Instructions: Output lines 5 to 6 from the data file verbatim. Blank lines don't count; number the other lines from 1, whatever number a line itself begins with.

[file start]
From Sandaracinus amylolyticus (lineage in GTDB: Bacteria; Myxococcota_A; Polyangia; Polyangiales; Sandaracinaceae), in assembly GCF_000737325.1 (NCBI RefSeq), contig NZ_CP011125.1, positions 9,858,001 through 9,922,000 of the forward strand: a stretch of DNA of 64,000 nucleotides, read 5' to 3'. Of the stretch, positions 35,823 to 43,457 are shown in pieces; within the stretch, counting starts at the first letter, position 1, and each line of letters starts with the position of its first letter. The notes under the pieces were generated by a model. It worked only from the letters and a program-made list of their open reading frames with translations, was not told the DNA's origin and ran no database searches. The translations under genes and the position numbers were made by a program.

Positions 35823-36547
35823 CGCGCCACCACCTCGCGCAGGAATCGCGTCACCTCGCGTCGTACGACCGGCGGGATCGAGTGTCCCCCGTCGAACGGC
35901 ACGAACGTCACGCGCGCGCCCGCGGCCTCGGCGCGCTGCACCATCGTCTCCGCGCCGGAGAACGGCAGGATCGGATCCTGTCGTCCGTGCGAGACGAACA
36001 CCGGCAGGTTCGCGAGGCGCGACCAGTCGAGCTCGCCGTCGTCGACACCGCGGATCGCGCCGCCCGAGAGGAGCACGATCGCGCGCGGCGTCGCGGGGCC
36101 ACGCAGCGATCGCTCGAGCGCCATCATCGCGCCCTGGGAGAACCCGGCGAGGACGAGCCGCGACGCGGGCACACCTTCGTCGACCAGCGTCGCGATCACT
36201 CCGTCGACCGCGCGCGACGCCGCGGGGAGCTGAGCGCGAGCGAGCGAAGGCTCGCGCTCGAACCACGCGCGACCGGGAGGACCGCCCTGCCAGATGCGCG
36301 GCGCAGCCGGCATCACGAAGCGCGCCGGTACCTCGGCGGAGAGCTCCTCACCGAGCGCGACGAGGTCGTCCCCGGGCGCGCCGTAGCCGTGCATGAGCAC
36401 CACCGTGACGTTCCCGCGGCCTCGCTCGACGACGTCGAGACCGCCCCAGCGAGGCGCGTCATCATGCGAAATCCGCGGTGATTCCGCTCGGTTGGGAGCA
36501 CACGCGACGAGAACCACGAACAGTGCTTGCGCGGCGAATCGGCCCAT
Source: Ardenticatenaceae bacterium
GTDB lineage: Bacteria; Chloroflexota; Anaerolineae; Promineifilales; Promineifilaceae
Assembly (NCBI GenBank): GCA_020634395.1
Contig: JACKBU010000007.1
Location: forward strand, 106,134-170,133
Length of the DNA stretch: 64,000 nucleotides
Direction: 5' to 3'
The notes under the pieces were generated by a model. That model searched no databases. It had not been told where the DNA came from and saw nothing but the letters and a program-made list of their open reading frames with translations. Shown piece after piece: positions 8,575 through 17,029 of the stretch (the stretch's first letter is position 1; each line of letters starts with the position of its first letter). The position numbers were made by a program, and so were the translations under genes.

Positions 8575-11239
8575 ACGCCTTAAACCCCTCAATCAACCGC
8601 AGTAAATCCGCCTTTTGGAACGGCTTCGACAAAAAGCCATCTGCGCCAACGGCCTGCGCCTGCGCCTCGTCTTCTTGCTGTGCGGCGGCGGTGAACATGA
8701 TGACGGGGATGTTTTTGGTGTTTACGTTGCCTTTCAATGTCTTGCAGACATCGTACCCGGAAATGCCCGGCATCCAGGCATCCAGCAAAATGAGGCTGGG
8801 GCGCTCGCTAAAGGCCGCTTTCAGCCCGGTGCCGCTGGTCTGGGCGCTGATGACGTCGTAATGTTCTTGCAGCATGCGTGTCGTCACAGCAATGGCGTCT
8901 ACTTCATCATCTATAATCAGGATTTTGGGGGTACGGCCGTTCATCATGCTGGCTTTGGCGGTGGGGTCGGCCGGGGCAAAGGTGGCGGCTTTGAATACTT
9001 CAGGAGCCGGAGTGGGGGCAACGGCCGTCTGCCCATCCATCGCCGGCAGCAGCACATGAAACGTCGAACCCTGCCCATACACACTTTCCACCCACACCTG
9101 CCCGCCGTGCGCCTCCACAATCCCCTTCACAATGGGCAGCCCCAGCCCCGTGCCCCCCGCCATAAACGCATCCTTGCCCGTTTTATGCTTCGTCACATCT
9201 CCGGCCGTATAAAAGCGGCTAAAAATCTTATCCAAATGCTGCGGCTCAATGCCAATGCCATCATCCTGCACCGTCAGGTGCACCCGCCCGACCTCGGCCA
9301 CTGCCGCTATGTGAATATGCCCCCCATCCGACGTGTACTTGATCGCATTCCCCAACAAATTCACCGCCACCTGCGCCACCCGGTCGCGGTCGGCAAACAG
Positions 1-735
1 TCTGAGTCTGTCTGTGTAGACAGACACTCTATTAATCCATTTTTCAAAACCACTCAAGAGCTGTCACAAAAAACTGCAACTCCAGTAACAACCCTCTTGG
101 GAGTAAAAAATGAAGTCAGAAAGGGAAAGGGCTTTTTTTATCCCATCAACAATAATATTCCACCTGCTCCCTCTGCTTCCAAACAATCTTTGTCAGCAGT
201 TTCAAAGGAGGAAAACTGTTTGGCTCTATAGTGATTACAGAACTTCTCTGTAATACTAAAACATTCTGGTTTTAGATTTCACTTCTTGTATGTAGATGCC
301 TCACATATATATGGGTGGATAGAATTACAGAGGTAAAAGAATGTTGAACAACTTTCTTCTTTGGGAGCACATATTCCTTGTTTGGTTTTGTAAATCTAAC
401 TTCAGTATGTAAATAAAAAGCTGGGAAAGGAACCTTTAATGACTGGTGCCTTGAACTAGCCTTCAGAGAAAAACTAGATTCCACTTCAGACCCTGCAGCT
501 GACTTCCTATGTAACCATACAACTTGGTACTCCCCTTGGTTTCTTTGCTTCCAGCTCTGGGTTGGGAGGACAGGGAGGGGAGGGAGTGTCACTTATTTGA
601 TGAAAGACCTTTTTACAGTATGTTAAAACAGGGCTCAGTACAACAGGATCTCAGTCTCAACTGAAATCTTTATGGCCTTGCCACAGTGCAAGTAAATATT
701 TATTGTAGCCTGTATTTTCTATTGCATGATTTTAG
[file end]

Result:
36001 CCGGCAGGTTCGCGAGGCGCGACCAGTCGAGCTCGCCGTCGTCGACACCGCGGATCGCGCCGCCCGAGAGGAGCACGATCGCGCGCGGCGTCGCGGGGCC
36101 ACGCAGCGATCGCTCGAGCGCCATCATCGCGCCCTGGGAGAACCCGGCGAGGACGAGCCGCGACGCGGGCACACCTTCGTCGACCAGCGTCGCGATCACT